Friday, September 10, 2010

The Day I Bought a Piece of History

Many who know me well know that one of the signature things about me is my love of fashion—especially vintage and designer fashion (at least what I can afford).

For the final Friday morning, it’s Sara Celi.

This week I had something pretty amazing happen to me, and it started exactly one week ago.

I bought tickets for myself and my mom to attend a special fashion show of Patricia A. Corbett’s wardrobe at the Weston Art Gallery last Friday. I’d heard the buzz about the show, but didn’t know what I would see at this one night only event honoring the grand dame of Cincinnati philanthropy and arts. Growing up, I only knew Corbett from what I saw on the news---a wonderful, loving woman who gave so much to the region and ensured that our cultural future would be rich for decades to come. I knew enough about her to respect and admire what she had done, but I never thought of her as a young, stylish woman.

Boy was I wrong.

The fashion show gave me a glimpse of Corbett at the height of her life. Dozens of her vintage clothes came out once again for a celebration of her. She had one killer wardrobe, having lived a life where she needed more cocktail dresses and evening gowns in one month then I need in two years. The show took us through several decades of her life, showing attendees all the couture and sought after designers that had their pieces worn by Corbett.

What my mom and I did not know until the end was that everything in the show was for sale—and nothing on the line cost over $300. We found out that the owner of Nvision, a vintage store on Harrison Ave., was taking appointments for interested buyers and decided to put our name on the list for a Sunday afternoon time.

At the store on Sunday, I tried on and examined several pieces. Getting a close up glance gave me an opportunity to see that some of the dresses were in extremely fragile states (well, they were 50 years old in some cases) and that some had rips, tears and other wear. Others simply did not fit—too big, too small. Like most women, Corbett’s size varied through her lifetime.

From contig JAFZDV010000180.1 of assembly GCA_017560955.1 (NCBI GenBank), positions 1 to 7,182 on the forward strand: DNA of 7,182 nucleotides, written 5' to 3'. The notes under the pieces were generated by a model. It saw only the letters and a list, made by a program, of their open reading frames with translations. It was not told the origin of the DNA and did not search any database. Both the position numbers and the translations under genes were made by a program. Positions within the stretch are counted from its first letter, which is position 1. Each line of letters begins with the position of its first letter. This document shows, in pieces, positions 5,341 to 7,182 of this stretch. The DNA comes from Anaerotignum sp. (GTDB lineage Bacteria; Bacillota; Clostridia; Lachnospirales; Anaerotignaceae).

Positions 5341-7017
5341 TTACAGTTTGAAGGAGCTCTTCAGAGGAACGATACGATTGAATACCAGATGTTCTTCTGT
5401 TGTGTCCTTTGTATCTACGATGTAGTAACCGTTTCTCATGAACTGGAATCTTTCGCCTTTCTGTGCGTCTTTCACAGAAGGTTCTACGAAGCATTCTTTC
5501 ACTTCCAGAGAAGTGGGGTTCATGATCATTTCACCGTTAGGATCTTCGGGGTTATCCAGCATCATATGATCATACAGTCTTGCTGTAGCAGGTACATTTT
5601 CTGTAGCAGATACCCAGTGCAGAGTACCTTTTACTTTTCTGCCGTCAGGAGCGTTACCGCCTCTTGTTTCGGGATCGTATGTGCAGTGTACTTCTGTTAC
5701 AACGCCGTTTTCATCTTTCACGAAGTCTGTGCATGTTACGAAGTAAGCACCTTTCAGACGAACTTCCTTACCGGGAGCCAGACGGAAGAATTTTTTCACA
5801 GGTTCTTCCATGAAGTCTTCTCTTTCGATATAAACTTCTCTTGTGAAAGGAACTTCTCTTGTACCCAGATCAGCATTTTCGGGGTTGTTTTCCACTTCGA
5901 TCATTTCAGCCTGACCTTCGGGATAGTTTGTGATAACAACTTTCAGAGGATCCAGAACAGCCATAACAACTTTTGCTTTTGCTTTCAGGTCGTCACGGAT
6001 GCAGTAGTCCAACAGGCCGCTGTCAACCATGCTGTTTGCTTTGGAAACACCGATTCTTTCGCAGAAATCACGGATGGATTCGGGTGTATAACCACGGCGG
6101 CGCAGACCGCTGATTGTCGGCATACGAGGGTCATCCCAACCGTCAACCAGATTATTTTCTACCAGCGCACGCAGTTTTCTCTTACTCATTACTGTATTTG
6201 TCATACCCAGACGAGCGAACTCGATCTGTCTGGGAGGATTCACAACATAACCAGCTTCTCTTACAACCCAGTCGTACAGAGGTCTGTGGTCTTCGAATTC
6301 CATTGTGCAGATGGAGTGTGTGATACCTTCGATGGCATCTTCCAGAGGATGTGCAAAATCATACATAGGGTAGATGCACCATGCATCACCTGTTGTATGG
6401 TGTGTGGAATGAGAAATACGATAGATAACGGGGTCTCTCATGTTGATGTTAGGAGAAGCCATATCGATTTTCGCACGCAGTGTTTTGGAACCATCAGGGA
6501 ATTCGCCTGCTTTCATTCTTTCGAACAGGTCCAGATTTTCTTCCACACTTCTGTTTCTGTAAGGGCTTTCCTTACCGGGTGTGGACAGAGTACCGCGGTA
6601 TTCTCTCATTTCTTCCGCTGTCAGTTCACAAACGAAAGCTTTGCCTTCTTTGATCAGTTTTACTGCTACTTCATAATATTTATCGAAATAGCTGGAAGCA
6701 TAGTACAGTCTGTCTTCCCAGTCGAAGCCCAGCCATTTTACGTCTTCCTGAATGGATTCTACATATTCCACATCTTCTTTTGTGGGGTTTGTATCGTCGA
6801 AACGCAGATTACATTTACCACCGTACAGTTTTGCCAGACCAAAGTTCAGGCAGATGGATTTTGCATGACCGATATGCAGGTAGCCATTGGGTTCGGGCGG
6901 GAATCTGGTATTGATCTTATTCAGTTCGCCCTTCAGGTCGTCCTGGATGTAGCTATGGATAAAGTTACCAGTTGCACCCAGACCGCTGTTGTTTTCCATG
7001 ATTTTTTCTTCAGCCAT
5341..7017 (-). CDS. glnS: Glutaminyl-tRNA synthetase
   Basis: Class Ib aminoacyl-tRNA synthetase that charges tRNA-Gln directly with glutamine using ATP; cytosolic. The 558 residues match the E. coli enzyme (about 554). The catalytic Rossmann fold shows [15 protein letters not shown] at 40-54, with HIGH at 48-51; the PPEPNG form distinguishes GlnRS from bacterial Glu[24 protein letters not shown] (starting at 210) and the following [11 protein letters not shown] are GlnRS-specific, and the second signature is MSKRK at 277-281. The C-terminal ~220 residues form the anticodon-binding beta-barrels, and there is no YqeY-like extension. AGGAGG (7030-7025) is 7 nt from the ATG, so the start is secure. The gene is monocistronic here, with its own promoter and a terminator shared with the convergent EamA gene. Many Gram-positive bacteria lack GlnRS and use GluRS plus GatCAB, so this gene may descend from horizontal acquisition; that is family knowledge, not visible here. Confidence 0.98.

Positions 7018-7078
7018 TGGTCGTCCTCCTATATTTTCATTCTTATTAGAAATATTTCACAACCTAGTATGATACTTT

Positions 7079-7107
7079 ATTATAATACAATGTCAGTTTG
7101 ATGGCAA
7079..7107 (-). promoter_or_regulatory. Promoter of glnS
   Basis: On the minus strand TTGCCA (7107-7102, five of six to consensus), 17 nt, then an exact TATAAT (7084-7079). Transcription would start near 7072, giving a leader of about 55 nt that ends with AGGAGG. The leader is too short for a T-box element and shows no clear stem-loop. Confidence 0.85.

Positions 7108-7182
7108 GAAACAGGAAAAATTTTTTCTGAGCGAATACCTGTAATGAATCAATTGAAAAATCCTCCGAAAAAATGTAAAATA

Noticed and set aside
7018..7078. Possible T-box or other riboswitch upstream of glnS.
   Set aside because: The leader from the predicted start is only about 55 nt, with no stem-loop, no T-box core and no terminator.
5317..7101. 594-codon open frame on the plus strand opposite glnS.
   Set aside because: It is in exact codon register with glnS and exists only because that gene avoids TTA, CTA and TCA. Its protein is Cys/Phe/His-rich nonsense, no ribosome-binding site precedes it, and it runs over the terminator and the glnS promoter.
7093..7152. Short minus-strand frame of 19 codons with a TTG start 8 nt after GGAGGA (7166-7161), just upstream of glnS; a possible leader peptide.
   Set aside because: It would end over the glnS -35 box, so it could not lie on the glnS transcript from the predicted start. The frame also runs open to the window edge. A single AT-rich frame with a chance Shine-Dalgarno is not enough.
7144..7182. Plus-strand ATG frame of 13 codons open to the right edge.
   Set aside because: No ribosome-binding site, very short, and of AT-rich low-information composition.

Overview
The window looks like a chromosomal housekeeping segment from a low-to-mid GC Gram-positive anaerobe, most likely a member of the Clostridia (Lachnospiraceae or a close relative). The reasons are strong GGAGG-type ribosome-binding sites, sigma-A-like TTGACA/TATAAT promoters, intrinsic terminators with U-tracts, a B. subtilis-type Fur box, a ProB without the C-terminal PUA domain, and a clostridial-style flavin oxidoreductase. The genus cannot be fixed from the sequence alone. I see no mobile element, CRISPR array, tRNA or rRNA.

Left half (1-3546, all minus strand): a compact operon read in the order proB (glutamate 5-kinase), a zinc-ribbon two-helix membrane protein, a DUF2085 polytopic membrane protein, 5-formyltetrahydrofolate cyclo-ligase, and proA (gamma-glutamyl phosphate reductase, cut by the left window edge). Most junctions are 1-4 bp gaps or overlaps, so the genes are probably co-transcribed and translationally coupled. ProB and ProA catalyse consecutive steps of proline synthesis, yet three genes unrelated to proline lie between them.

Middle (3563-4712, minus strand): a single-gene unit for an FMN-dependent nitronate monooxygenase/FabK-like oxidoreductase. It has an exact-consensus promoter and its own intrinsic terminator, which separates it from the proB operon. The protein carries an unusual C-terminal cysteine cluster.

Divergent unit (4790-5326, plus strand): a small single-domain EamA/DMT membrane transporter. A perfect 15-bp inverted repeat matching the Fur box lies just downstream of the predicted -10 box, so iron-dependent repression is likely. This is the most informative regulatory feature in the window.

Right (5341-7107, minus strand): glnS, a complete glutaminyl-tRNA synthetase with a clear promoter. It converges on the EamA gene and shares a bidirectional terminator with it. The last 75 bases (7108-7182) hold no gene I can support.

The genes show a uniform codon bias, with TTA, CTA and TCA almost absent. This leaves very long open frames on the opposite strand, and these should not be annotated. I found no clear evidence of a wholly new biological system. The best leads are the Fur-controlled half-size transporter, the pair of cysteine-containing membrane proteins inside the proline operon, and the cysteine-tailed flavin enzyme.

One piece stood out above the rest—a black and gold brocade Pauline Trijere. It had no rips, no signs of wear, no stains, despite being more than 50 years old. On top of that Trijere’s pieces have a bit of cache in the fashion world these days and are highly sought after. When I tried it on, it fit me just the same as if it had been designed for me.

I had to have it.

So did several other women.

I heard from the folks at Nvision that this dress had a line of committed buyers, women who were coming after me to try on this amazing dress. I told them to put my name on a list; I gave them my business card and told them to call me if the dress became available.

I left the store and didn’t think of it.

Then on Wednesday afternoon, I got a phone call. The dress was available! It hadn’t worked after all for the other committed buyers, and if I still wanted it, it was mine!

I got in my Honda and immediately drove over. Twenty minutes later, I drove back down I-75 with this wonderful garment sitting in my front seat.

It was the day I bought a piece of history.

Don’t be surprised when you see me out on the town wearing this great dress to some party or event soon. It deserves to have a second life, and I am proud to be the one to give it. And I think, hopefully, that somewhere in heaven Patricia A. Corbett is smiling.

1 comment:

  1. Sara!
    What a beautiful dress! Everytime you wear it, look at it, or lovingly smooth the fabric as you carefully hang it into your closet you will remember the adventure that placed it into your hands. I love this story!